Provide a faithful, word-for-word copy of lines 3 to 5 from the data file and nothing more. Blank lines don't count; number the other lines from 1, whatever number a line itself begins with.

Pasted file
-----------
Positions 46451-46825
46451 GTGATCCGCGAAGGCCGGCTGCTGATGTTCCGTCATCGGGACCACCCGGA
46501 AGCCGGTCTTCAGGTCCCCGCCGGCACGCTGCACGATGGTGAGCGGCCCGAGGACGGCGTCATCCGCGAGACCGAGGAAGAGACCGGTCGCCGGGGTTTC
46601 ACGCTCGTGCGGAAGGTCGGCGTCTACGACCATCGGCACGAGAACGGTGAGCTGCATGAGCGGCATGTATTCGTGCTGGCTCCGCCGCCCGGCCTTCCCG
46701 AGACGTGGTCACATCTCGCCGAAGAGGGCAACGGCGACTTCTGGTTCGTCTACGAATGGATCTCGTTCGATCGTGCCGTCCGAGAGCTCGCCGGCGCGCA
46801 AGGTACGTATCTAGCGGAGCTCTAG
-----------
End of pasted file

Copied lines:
46501 AGCCGGTCTTCAGGTCCCCGCCGGCACGCTGCACGATGGTGAGCGGCCCGAGGACGGCGTCATCCGCGAGACCGAGGAAGAGACCGGTCGCCGGGGTTTC
46601 ACGCTCGTGCGGAAGGTCGGCGTCTACGACCATCGGCACGAGAACGGTGAGCTGCATGAGCGGCATGTATTCGTGCTGGCTCCGCCGCCCGGCCTTCCCG
46701 AGACGTGGTCACATCTCGCCGAAGAGGGCAACGGCGACTTCTGGTTCGTCTACGAATGGATCTCGTTCGATCGTGCCGTCCGAGAGCTCGCCGGCGCGCA